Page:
• Adoption Travel – India

    May 5, 2021

    The Indian Central Adoption Resource Authority (CARA) and the U.S. Embassy have in the past months been working diligently to process cases as expeditiously as possible, while following Indian quarantine protocols to combat COVID-19. With the recent surge in ​COVID-19 cases, the situation is changing rapidly and there are multiple cities and states in India under lockdowns. For the latest travel information and health alerts related to COVID-19 in India, please review the information on the U.S. Embassy New Delhi’s website: https://travel.state.gov/content/travel/en/international-travel/International-Travel-Country-Information-Pages/India.html

    On April 30, President Biden signed a presidential proclamation that suspended certain types of travel for non-U.S. citizens present in India. The proclamation does not affect adoptive children, who may continue to travel to the United States and seek entry. Additionally, U.S. Embassy New Delhi continues to process visas for adoptive children. However, CARA has requested that the U.S. Central Authority ask prospective adoptive parents (PAPs) to postpone travel until after the current surge. 

    There are currently direct flights running from India to the U.S. on United Airlines and Air India. We strongly urge families currently in India to book one of the direct flights back to the United States, as transiting Europe is not an option for Indian citizens (which would include the adopted child(ren)) due to U.S. and European travel restrictions currently in place. We cannot predict whether these or other flight routes will be affected by the pandemic situation in the future. As we do not have a role in travel arrangements, we recommend families stay in touch with ASP representatives.

    We all hope this situation eases in the near future so families can continue their plans for adoptions in India without significant further delay.

    Sincerely,

    Office of Children’s Issues

  • Random Covid testing at Delhi airport, mandatory quarantine for those found positive

    Random testing of passengers arriving from states witnessing a surge in COVID-19 cases will be done at the Delhi airport and those found positive will be “mandatorily quarantined”.

    “As per the latest government mandate, District Disaster Management Authorities will conduct random COVID-19 testing of passengers coming from the states where the cases are increasing,” Delhi Airport said in a statement on Wednesday.

    “After collections of samples, the travellers would be allowed to exit. However, those passengers who are found positive will be mandatorily quarantined as per the protocol of the ministry of health and family welfare,” it added.

    The Delhi government had earlier declared that random testing of coronavirus will be held across airports, railway and bus stations.

    Over 53,000 new COVID-19 cases were reported in India in the last 24 hours, out of which Delhi contributed with 992.

  • INDIA: Renewal of IAN’s CARA License

    On March 26th, 2021, CARA issued the renewal of International Adoption Net’s license to process inter-country adoption cases from India.  IAN has been licensed and working with adoptions from India for 10 years, and we’re pleased to announce this latest reauthorization of our organization. 

     We look forward to continuing to serve adoptive families and children through our India program!

    CARA license.jpg

  • New Delhi, India: 7 day domestic travel quarantine no longer required

    According to the U.S. Embassy in New Delhi, India, the 7 day quarantine requirement for domestic travel no longer exists.  However, travelers are advised to keep monitoring the Government of India information on the website in case the policies change.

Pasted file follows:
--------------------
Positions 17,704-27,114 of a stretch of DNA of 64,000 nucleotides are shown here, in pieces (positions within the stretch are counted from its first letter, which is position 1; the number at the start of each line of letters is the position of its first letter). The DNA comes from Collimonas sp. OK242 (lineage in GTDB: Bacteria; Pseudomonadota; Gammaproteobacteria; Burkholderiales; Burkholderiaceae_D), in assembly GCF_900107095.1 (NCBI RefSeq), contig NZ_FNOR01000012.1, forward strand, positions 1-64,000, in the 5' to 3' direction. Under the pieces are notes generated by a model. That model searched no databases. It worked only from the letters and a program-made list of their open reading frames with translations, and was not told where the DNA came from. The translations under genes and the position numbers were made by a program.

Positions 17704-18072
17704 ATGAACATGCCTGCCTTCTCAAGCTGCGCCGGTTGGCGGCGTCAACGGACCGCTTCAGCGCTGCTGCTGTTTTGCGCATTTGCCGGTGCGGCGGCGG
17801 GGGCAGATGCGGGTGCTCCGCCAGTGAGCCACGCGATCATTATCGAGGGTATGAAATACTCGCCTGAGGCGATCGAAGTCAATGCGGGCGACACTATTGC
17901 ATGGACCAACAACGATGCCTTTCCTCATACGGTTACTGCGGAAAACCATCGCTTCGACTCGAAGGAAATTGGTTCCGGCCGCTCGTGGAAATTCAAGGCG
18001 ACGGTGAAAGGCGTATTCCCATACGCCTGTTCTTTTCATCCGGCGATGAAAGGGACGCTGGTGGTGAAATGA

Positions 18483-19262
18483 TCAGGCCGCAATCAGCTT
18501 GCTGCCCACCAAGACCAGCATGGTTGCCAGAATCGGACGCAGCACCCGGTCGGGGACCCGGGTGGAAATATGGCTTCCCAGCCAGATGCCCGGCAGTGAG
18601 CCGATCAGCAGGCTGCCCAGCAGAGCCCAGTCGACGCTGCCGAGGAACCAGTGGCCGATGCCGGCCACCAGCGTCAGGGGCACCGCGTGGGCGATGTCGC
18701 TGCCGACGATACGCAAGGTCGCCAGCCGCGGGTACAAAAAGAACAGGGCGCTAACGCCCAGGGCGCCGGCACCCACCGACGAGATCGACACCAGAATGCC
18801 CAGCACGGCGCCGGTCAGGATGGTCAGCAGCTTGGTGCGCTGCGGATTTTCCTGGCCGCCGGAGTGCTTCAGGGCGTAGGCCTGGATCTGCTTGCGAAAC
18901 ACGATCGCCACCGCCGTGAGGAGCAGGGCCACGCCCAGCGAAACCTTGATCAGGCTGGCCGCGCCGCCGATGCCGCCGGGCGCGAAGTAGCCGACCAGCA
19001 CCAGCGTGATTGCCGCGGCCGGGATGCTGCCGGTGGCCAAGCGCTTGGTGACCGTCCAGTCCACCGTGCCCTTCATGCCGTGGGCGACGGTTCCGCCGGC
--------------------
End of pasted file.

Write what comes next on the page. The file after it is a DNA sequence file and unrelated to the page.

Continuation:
Quarantine requirements vary by state in India, travelers will need to research and confirm the quarantine(s) required for any state(s) they plan to visit within the country.  Review the U.S. Department of State travel advisories before planning any international travel, and keep in mind that all travel information is subject to change.

  • Cancellation of Previously Issued Indian Visas/Travel Advisory

    9/14/2020

    The Embassy in New Delhi has advised the U.S. Department of State that visas issued by the Indian Embassy or any Indian Consulate to foreign nationals, including U.S. prospective adoptive parents, prior to India’s implementation of COVID-19 restrictions on March 13, 2020, are no longer valid. All prospective adoptive parents affected by this cancellation of Indian visas must apply for a new visa once India lifts its travel restrictions. At this time, these COVID-19 travel restrictions remain in place. We do not have further information on any pending change.

    You can read the full August 21, 2020 notice from the Department of State here: https://travel.state.gov/content/travel/en/News/Intercountry-Adoption-News/india-important-new-guidance-from-ci-for-asps-with-intercountry.html

    Adoptive parents who hold current Indian passports or Overseas Citizen of India (OCI) cards are able to travel to India.  However, they should  be aware of the current Travel Advisory issued by the Department of State on August 6, 2020:  https://travel.state.gov/content/travel/en/traveladvisories/traveladvisories/india-travel-advisory.html

     

  • USCIS Averts Furlough of Nearly 70% of Workforce

    Drastic cuts will impact agency operations for foreseeable future

    U.S. Citizenship and Immigration Services today announced that the agency will avert an administrative furlough of more than 13,000 employees, scheduled to begin Aug. 30 as a result of unprecedented spending cuts and a steady increase in daily incoming revenue and receipts.

    USCIS expects to be able to maintain operations through the end of fiscal year 2020. Aggressive spending reduction measures will impact all agency operations, including naturalizations, and will drastically impact agency contracts.

    USCIS Deputy Director for Policy Joseph Edlow says, “However, averting this furlough comes at a severe operational cost that will increase backlogs and wait times across the board, with no guarantee we can avoid future furloughs. A return to normal operating procedures requires congressional intervention to sustain the agency through fiscal year 2021.”Anticipated operational impacts include increased wait times for pending case inquiries, longer case processing times, and increased adjudication time for aliens adjusting status or naturalizing. Naturalization ceremonies will continue. Congress must still act on a long-term solution that will provide USCIS with the necessary financial assistance to sustain the agency throughout 2021 and beyond.